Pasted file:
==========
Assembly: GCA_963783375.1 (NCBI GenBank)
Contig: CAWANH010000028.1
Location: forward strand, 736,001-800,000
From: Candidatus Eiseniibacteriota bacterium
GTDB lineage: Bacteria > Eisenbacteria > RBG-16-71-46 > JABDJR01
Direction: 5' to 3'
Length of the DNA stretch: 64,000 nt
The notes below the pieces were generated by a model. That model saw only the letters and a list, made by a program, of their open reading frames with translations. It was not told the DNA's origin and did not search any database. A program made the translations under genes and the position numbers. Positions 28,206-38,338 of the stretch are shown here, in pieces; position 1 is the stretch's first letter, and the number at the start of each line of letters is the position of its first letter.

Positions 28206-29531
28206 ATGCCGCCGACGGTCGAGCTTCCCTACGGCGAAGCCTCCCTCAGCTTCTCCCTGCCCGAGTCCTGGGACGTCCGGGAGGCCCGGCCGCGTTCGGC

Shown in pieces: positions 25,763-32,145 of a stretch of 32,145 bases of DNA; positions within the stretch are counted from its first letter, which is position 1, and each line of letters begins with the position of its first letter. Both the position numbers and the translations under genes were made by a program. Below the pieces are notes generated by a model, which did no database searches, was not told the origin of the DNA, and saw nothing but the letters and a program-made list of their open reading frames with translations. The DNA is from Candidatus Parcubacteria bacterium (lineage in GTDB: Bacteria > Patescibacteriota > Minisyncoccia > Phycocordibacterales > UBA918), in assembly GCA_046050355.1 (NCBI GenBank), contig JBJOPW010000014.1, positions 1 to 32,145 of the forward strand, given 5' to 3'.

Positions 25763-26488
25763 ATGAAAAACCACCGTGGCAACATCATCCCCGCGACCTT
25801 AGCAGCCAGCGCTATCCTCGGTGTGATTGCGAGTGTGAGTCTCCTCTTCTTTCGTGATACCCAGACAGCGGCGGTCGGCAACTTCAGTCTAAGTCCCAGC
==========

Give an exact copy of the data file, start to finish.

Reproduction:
Assembly: GCA_963783375.1 (NCBI GenBank)
Contig: CAWANH010000028.1
Location: forward strand, 736,001-800,000
From: Candidatus Eiseniibacteriota bacterium
GTDB lineage: Bacteria > Eisenbacteria > RBG-16-71-46 > JABDJR01
Direction: 5' to 3'
Length of the DNA stretch: 64,000 nt
The notes below the pieces were generated by a model. That model saw only the letters and a list, made by a program, of their open reading frames with translations. It was not told the DNA's origin and did not search any database. A program made the translations under genes and the position numbers. Positions 28,206-38,338 of the stretch are shown here, in pieces; position 1 is the stretch's first letter, and the number at the start of each line of letters is the position of its first letter.

Positions 28206-29531
28206 ATGCCGCCGACGGTCGAGCTTCCCTACGGCGAAGCCTCCCTCAGCTTCTCCCTGCCCGAGTCCTGGGACGTCCGGGAGGCCCGGCCGCGTTCGGC

Shown in pieces: positions 25,763-32,145 of a stretch of 32,145 bases of DNA; positions within the stretch are counted from its first letter, which is position 1, and each line of letters begins with the position of its first letter. Both the position numbers and the translations under genes were made by a program. Below the pieces are notes generated by a model, which did no database searches, was not told the origin of the DNA, and saw nothing but the letters and a program-made list of their open reading frames with translations. The DNA is from Candidatus Parcubacteria bacterium (lineage in GTDB: Bacteria > Patescibacteriota > Minisyncoccia > Phycocordibacterales > UBA918), in assembly GCA_046050355.1 (NCBI GenBank), contig JBJOPW010000014.1, positions 1 to 32,145 of the forward strand, given 5' to 3'.

Positions 25763-26488
25763 ATGAAAAACCACCGTGGCAACATCATCCCCGCGACCTT
25801 AGCAGCCAGCGCTATCCTCGGTGTGATTGCGAGTGTGAGTCTCCTCTTCTTTCGTGATACCCAGACAGCGGCGGTCGGCAACTTCAGTCTAAGTCCCAGC